M3gan units the stage for an enormous 12 months for horror motion pictures on the field workplace

A lifelike doll programmed to be a child’s best companion and a parent’s best ally goes murderous in Universal Studios and Blumhouse’s “M3GAN.”


A fashionable, murderous doll brings in a lot of money at the box office.

“M3gan”, the latest release of the Universal The collaboration between the studios and Blumhouse will gross more than $100 million worldwide. It’s the latest in a string of lucrative theatrical releases for the horror genre.

While Hollywood’s big-budget blockbusters usually get the most attention, the consistently strong performance of scary movies in theaters is good news for the cinema industry.

The pandemic has fundamentally changed how and where consumers view entertainment. Certainly, people have returned to cinemas, but not at the same volume as before the pandemic. In addition, fewer theatrical releases have resulted in lower box offices overall over the last year. The domestic box office hit $7.5 billion in 2022, up from $4.58 billion in 2021 but down around 34% from 2019.

Films like “M3gan” together increase box office success. In 2022, the horror genre accounted for approximately $700 million in domestic ticket sales, according to data from Comscore. Though that number is down from pre-pandemic levels, it suggests continued demand for spooky entertainment as the theater business recovers.

An incredibly good year

Outstanding and Universal were the biggest providers of horror content last year. Paramount’s “Smile” has sold $105 million in tickets domestically and $217 million worldwide. The latest installment in the Scream series grossed $81 million in the US and Canada and $137 million worldwide.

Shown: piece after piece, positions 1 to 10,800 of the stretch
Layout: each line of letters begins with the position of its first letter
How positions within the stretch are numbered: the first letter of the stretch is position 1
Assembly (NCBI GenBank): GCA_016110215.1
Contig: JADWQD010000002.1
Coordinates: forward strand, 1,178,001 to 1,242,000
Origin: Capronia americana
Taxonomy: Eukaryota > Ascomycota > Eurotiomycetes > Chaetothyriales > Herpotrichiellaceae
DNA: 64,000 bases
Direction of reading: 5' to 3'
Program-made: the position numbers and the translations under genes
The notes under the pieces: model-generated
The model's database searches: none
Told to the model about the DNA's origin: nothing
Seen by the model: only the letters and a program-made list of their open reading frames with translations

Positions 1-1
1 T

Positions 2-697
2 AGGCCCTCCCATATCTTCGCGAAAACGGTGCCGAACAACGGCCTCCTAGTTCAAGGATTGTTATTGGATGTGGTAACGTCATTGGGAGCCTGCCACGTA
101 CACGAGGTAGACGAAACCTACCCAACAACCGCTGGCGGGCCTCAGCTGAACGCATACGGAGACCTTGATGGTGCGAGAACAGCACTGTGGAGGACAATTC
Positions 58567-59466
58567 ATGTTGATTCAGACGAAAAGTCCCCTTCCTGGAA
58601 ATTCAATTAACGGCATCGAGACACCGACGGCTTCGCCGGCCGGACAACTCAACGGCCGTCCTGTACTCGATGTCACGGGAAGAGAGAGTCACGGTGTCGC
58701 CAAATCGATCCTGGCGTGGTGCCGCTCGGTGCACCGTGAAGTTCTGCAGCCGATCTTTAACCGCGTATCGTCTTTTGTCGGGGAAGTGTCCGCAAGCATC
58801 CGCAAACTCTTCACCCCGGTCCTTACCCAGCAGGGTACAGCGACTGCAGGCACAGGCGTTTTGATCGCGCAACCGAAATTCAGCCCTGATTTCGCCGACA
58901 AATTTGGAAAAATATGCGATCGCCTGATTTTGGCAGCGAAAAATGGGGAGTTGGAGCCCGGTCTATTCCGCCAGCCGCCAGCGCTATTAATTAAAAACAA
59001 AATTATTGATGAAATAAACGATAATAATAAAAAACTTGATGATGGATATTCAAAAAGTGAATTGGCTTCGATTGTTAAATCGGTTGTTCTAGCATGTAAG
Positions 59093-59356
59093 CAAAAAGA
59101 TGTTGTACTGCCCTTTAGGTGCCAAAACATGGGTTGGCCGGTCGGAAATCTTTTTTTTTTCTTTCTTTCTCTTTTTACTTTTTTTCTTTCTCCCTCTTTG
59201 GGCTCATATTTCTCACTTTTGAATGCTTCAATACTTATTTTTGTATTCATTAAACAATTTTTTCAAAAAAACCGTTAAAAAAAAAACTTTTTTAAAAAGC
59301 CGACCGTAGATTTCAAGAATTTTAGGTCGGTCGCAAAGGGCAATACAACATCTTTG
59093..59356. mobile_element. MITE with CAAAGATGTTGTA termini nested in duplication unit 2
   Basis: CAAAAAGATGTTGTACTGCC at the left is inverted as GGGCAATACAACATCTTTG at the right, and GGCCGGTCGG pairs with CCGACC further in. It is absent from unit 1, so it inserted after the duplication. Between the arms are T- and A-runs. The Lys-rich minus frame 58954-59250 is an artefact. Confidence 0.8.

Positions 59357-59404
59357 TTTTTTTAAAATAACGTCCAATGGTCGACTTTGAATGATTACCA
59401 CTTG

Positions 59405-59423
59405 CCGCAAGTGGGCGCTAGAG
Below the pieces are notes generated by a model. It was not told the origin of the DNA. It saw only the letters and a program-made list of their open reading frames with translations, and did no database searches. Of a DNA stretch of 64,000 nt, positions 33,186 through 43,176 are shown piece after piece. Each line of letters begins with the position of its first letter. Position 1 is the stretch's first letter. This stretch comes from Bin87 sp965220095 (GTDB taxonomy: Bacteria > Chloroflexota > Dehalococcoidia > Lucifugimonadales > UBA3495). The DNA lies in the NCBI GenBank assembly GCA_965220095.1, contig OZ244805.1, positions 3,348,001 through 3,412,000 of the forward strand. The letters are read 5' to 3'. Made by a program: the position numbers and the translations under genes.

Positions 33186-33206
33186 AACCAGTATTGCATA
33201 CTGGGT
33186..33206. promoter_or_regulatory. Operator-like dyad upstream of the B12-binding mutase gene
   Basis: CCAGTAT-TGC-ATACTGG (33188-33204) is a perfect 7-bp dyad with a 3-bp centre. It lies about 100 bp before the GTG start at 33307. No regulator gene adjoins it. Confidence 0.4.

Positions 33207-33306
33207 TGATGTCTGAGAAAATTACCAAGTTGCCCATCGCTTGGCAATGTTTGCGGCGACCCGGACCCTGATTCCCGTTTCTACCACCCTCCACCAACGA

Universal’s “Nope” grossed $123 million domestically and $171 million worldwide, while “The Black Phone” grossed $90 million in the US and $160 million worldwide. The studio also released “Halloween Ends,” which resulted in $64 million in domestic ticket sales and $104 million worldwide, despite hitting streaming service Peacock on the same day.

Ethan Hawke stars in Blumhouse and Universal’s The Black Phone.


Additionally, Disney‘s Searchlight Pictures released The Menu, which grossed $38 million domestically and $70 million worldwide.

Notably, Disney and Marvel Studios’ Doctor Strange in the Multiverse of Madness, which contains horror elements, was not included in the count. The film grossed $411 million in the United States and Canada and nearly $1 billion worldwide during its run.

“We’re in the midst of a new golden age of horror,” said Shawn Robbins, principal analyst at BoxOffice.com. “It’s a genre that has ebbed and flowed over the past few decades, but has always evolved, maintained its commercial appeal and helped introduce new filmmakers to the world.”

Here are some horror genre titles to expect in 2023:

  • Universal’s “Knock at the Cabin” – February 3
  • Paramount’s “Scream VI” – March 10
  • Sony’s Insidious: Chapter 5 – July 7th